When you step through the doors, the conductor has already raised the baton. The music begins pianissimo, so quiet that one might miss it completely. It starts with footsteps, the grit under your shoes breaking the rhythm when you don’t keep pace. You pick it up gently with the beat of your breath, strong and steady as it rises and falls like the hills.
This is a new song. It feels familiar like an old friend, but you’ve forgotten all the parts. A fermata—a pause for you to tune in—and then you hear them, the harmonies layered one by one. The sections of the orchestra are all there. The leaves vibrate at the soft touch of the breeze. Chickadees sing out, a staccato call and response between the trees. A register below, the crows perch low on the power lines like black notes on a staff.
Some of the players are unexpected. The steady hum of traffic a few blocks away is a bass line beneath the melody. It fades briefly behind the water running allegro in the storm drain as you pass. Even the road crew is counted in, striking and scraping stone in time. And every sound is noteworthy.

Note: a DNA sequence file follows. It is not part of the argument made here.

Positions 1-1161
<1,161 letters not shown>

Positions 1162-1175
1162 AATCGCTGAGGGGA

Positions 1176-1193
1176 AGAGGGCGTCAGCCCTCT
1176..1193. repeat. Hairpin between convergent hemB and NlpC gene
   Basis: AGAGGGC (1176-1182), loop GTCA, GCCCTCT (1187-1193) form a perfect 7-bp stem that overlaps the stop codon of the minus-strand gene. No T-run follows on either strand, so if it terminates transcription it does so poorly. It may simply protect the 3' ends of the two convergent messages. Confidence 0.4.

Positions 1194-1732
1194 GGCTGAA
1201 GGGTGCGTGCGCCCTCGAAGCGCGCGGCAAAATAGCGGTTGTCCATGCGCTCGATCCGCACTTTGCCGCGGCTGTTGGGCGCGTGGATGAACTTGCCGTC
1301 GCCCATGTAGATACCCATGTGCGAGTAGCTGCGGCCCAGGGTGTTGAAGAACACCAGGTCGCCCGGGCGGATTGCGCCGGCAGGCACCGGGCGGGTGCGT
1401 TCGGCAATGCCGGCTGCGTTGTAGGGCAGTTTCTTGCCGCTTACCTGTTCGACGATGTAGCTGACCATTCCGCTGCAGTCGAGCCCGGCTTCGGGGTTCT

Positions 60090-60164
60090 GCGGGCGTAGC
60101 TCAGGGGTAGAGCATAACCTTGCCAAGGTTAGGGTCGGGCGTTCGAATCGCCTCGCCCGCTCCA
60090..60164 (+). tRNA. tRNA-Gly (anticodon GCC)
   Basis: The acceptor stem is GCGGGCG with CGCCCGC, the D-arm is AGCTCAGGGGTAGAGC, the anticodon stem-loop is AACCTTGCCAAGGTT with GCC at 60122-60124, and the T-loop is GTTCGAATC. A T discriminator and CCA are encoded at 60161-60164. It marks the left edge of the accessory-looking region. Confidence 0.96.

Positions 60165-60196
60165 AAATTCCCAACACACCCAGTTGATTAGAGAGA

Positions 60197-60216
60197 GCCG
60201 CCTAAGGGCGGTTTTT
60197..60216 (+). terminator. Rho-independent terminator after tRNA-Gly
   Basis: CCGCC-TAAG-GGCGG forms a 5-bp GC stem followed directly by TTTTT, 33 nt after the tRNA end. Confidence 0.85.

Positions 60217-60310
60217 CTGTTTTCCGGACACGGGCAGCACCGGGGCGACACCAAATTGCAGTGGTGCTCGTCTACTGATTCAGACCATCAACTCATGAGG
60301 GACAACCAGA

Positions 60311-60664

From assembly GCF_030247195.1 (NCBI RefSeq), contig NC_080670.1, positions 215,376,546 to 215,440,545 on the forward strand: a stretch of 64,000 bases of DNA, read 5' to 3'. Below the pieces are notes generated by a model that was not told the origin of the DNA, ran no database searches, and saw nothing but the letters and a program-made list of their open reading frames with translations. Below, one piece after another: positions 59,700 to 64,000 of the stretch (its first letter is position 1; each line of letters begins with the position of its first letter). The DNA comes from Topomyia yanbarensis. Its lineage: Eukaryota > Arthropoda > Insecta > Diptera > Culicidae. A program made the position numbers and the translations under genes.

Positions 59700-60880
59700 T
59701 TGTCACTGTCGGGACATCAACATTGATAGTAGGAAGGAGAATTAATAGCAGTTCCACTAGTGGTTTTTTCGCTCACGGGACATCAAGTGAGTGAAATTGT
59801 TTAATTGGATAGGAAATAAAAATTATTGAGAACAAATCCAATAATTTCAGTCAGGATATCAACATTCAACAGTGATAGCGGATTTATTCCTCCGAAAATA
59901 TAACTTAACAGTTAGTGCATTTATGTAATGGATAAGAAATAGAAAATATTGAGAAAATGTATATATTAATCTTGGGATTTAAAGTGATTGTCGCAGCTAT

And every sound is noteworthy.
They rise to a crescendo and the music surrounds you while the neighbourhood slowly rises. It awakens house by house, the inhabitants unknowingly becoming both audience and performers as they stir and spill into the day. You reluctantly reach your destination and the silence is deafening when you shut the door behind you. Outside, the conductor smiles secretly as the composition continues.